This is our Friday rubric: every week a new Science Page from the Bob Morrison’s Swine Health Monitoring Project. The previous editions of the science page are available on our website.
Researchers from many different countries and institutions came together to bring us this week’s Science Friday article on African Swine Fever. Goonewardene, Onyilagha, Goolia, Phan Le, Blome, and Ambagala share information on Superficial Inguinal Lymph Nodes (SILNs) sampling for screening for ASF.
- Superficial Inguinal Lymph Nodes (SILNs) samples pose low contamination risk and can be collected quickly without specialized skills
- Evidence shows that SILNs can be used as a reliable sample type for screening for ASFV with some exceptions
African Swine Fever (ASF) is the most critical swine disease found globally. ASF virus (ASFV) causes per-acute and acute disease in domestic and wild pigs and can cause death within two weeks post-infection. ASFV transmission typically occurs through oral or nasal (oro-nasal) contact through direct contact with an infected animal or fomites, or feeding on contaminated feed. The virus replicates in the tonsils and regional lymph nodes, travels through the blood and lymph systems to spread to secondary lymph nodes within 2-3 days. Therefore, the spleen is a good organ for which to test for ASFV but requires the carcass to be opened to obtain the sample. Opening a carcass creates the risk of environmental contamination and subsequent spread of ASFV. Alternative OIE recommended sample types (lymph nodes, bone marrow, lung, tonsil, and kidney) require a full necropsy, highly skilled staff, special instrumentation, and is time-consuming. For this research, superficial inguinal lymph nodes (SILNs) were being proposed as a sample type to test for ASFV because they are easy and fast to collect with minimal environmental contamination and do not necessitate skilled labor.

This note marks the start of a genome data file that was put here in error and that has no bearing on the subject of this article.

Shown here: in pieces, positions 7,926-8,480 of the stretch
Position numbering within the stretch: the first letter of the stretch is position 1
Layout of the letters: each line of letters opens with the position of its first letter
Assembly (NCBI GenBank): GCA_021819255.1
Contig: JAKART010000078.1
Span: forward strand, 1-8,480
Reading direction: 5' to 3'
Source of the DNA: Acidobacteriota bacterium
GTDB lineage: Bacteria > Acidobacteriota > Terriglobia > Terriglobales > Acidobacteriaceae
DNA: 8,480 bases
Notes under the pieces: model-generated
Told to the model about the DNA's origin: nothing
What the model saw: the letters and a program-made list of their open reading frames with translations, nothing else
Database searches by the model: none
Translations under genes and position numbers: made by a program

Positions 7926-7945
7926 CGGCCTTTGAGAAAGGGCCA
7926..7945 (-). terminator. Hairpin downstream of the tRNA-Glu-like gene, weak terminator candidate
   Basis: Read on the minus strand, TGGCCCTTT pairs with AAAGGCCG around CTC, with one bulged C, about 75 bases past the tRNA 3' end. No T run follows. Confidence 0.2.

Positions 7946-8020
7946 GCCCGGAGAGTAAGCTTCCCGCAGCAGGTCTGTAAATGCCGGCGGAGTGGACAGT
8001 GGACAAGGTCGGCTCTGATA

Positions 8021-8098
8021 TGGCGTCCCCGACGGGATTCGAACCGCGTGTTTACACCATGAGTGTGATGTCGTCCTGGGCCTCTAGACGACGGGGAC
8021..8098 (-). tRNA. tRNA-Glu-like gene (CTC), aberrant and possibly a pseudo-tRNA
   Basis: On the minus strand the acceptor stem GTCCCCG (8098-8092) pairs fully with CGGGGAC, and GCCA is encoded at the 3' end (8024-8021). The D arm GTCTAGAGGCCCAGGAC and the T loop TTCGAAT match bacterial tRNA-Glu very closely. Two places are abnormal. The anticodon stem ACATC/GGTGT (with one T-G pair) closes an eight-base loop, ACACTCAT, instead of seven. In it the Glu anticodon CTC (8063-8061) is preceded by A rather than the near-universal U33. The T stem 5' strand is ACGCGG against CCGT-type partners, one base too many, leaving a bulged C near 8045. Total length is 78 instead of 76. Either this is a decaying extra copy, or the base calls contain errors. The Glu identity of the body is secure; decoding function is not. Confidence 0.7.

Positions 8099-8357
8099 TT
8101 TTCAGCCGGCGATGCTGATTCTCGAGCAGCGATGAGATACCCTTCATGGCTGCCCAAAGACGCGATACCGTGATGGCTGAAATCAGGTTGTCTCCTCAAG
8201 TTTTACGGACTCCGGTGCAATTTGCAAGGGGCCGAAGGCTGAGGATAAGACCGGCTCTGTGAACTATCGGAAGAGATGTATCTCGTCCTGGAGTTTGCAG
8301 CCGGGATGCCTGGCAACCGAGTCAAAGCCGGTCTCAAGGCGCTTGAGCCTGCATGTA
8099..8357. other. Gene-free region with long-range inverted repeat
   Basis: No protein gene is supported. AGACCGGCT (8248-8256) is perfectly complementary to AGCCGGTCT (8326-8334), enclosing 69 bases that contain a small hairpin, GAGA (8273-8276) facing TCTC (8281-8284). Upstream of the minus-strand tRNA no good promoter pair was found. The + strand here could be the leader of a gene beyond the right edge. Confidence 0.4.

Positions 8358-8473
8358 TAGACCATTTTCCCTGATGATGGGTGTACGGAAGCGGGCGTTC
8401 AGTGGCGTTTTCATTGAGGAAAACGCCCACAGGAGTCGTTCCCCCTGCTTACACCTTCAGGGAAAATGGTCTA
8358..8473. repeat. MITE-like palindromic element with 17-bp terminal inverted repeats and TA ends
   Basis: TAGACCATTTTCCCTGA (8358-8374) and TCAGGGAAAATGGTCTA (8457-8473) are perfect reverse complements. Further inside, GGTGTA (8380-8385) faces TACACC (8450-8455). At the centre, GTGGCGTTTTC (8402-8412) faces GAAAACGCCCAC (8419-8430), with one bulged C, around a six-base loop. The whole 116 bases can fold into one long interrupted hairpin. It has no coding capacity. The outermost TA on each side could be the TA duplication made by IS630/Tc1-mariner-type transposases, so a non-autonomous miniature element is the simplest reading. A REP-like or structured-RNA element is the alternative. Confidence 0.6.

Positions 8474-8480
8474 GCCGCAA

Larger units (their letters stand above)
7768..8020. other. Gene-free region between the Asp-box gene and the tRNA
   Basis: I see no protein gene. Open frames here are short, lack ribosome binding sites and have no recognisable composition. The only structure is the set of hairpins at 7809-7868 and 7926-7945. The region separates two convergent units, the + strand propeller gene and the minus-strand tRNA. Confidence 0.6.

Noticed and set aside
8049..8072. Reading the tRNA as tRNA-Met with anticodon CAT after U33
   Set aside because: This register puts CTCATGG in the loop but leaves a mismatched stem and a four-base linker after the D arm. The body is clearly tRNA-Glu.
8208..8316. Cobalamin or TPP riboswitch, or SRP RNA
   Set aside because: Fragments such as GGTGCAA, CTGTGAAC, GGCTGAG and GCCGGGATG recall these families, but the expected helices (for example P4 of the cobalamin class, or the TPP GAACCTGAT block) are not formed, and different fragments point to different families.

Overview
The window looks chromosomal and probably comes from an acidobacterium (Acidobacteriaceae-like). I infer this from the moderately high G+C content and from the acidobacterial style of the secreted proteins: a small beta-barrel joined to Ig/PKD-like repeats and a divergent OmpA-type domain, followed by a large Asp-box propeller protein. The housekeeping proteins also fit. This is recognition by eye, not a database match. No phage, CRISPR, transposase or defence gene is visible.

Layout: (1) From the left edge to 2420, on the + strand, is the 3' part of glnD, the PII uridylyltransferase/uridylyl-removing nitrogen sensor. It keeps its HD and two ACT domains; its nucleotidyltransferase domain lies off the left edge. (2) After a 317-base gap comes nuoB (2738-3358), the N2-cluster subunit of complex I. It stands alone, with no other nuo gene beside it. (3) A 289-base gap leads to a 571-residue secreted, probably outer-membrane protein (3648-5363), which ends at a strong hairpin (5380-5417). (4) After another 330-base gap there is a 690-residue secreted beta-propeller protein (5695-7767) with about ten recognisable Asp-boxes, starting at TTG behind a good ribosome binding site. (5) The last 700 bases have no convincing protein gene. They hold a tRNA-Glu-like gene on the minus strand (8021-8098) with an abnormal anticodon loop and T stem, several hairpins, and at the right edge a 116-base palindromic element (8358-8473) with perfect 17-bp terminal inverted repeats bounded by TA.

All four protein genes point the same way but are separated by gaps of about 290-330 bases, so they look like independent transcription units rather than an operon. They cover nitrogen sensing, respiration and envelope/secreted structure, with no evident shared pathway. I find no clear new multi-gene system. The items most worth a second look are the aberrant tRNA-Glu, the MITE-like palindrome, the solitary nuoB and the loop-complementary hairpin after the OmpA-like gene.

In all experiments, 4–5 week-old weaned pigs were used. A series of 6 experiments were done with oro-nasal, intramuscular, or indirect infections (through seeder pigs) using 5 ASFV strains (Estonia 2014, Ghana 20, Nigeria RV502, Vietnam2561, and Georgia 2007/1). All animals that were euthanized, were done at humane endpoints (between days 7-22). All pigs at the time of death or euthanasia had their SILNs and spleen samples collected. ASFV genomic DNA was detected using a quantitative real-time PCR. The Pearson correlation coefficient between the ASFV genomic copy numbers from the spleen and SILNs was calculated.
Clinical signs for pigs varied by ASFV strain type but included fever, lethargy, hematochezia, and rectal bleeding. When the ASFV genome log copy numbers in the spleens were compared with those in the SILNs, there was a positive correlation (r>0.7, p<0.0001) For all moderately virulent (Estonia 2014) and highly virulent (Ghana 20, Nigeria RV502, Vietnam2561, Georgia 2007/1) ASFV strains considered collectively, the amount of virus in spleen samples were positively correlated with the SILN samples (r=0.77) with high confidence (p<0.0001). For just moderately virulent strains r=0.85 and just for highly virulent strains r=0.70. Regardless of the ASF strain, SILNs showed highly correlated genomic copy numbers to those in the spleen, indicating that they are a suitable sample type for ASFV detection.
This study shows initial evidence that SILNs can be used as a reliable sample type for rapid screening of dead pigs for ASF when a complete necropsy is not possible or not desirable. The ability to use SILNs for screening dead pigs may enable both ASF-free, as well as ASF-endemic countries, to streamline and expand their passive surveillance for ASF. Even though the data presented in this study are from domestic pigs, the sampling method is equally beneficial and applicable to ASF surveillance of wild pigs. A consideration for when to use this method is that testing based on SILNs is not suitable for routine disease investigations in domestic pigs where other infectious agents such as PRRSV, PCV2, or bacterial infections are suspected.
The full paper is open access and can be found at: https://doi.org/10.3390/v14010083